One of the South Carolina students at the center of the infamous 2015 Spring Valley High School police arrest that went viral is raising awareness about girls of color in the school-to-prison pipeline.

The Huffington Post met with Niya Kenny, the student who spoke out and urged classmates to record Richland County Deputy Ben Fields violently arrest a 16-year-old female student over her refusal to turn over her mobile phone or leave the classroom. One year later, Kenny, now a high school graduate, interns at the African American Policy Forum, a nonprofit think tank focused on achieving equality.

Kenny was arrested for “disturbing a school” and until September faced the possibility of being prosecuted for simply speaking up. She told The Post that condemning the officer’s excessive use of force made her aware of the school-to-prison pipeline, and she stands proud today of her actions.

Honestly, if I could go back, I wouldn’t change anything,” she said. “It was like the universe brought me there that day.”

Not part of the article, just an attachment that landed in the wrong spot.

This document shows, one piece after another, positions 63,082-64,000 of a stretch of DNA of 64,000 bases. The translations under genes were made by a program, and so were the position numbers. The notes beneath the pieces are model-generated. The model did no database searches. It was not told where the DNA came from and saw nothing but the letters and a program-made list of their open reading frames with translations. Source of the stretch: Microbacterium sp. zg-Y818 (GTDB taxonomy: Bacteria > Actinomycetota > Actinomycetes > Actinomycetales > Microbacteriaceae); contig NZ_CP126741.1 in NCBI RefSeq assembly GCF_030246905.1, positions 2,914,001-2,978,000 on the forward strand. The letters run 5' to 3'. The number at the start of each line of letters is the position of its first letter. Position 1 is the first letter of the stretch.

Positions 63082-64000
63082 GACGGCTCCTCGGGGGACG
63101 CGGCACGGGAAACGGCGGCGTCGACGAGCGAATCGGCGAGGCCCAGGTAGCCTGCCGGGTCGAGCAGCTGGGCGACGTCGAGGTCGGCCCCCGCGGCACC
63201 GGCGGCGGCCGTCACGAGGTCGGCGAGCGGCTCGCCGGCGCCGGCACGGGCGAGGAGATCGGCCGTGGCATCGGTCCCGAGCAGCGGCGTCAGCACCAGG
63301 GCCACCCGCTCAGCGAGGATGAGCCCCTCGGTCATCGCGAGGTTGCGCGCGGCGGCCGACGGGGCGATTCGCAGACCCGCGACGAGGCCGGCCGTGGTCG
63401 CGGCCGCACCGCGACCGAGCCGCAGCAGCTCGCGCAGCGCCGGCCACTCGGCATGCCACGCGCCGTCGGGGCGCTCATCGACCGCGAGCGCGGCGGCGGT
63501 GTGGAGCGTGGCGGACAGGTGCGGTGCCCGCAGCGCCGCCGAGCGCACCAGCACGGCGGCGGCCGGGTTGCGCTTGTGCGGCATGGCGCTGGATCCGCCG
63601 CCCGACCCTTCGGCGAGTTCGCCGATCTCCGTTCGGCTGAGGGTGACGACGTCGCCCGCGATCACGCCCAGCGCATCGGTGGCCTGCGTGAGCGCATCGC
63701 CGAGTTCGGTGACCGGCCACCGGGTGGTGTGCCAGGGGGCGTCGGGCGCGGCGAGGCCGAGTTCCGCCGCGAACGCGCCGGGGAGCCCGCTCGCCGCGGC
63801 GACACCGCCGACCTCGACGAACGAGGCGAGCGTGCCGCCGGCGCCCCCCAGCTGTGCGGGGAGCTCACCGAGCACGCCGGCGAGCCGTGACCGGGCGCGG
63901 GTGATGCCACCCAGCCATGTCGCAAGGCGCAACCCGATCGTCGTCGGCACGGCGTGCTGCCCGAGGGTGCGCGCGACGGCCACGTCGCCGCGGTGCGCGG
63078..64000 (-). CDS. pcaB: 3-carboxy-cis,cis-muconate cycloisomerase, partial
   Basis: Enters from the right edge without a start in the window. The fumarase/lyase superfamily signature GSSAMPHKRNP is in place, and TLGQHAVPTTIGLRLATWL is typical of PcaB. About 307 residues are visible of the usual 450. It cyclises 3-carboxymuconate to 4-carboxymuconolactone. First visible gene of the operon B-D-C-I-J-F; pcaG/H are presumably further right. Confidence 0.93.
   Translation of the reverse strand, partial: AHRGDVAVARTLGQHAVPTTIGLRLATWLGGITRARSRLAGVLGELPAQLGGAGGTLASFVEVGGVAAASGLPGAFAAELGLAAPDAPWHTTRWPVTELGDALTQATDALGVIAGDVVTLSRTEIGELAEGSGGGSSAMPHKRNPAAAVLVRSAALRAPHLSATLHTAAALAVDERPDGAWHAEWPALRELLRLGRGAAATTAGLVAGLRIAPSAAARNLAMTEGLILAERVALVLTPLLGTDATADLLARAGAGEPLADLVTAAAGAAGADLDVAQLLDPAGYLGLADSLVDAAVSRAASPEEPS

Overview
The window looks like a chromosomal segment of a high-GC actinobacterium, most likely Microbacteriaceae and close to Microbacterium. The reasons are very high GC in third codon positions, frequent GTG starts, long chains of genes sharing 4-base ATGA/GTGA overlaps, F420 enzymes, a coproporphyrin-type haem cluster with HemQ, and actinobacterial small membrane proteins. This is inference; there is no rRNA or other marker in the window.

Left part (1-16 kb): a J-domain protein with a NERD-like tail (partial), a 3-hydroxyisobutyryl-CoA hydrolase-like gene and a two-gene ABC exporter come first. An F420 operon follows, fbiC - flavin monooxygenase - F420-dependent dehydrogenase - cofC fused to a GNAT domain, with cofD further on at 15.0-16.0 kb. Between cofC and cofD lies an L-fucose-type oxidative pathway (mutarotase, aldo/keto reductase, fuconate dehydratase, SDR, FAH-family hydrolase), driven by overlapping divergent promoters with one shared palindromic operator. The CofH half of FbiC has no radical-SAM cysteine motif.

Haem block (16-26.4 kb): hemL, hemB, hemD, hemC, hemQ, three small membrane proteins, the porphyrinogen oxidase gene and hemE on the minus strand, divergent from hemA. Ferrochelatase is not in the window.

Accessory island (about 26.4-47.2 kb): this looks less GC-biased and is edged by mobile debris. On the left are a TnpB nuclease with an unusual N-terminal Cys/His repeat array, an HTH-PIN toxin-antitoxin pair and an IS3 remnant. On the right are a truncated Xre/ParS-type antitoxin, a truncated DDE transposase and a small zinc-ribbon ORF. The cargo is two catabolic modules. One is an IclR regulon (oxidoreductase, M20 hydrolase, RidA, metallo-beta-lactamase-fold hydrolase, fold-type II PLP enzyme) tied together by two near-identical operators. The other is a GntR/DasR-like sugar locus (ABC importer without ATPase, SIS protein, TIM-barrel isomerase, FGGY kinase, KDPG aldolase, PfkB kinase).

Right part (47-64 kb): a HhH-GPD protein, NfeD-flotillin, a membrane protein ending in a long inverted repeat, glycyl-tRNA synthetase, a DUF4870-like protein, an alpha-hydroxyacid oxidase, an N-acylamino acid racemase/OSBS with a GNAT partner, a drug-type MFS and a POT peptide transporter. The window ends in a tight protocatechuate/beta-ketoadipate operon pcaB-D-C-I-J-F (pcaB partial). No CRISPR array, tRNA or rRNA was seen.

Many school districts nationwide have zero tolerance policies that disproportionately affect Black students. An abundance of law enforcement officers assigned to schools step into the disciplinary process—often for minor, nonviolent offenses—to arrest students.

In September, President Barack Obama  announced a set of tools for school districts and police departments to eliminate the unnecessary use of officers in schools for nonviolent incidents.

The Post said Kenny now works alongside Kimberlé Crenshaw, a co-founder of AAPF and a law professor, who underscores that people focus on Black boys in the pipeline but fail to recognize that girls of color are suspended at six times the rate of White girls.

“Niya’s case alone is simply a powerful example about how leadership skills and courage and the ability to reason right from wrong … get turned into a justification for bringing them into the juvenile justice system,” Crenshaw stated.

She added: “[Black] girls in particular tend to run into trouble because they’re seen as defiant, they’re seen as having an attitude or being in need of discipline rather than being rewarded and recognized for exercising leadership.”

Ultimately, the U.S. Department of Justice got involved in the Spring Valley case and the charges against Kenny and her classmate, Shakara, were dropped. The DOJ reached an agreement with the Richland County Sheriff Department, in which the sheriff’s office will provide annual training on de-escalation and unbiased policing to its deputies who serve schools.

SOURCE: Huffington Post | PHOTO CREDIT: Getty, Twitter

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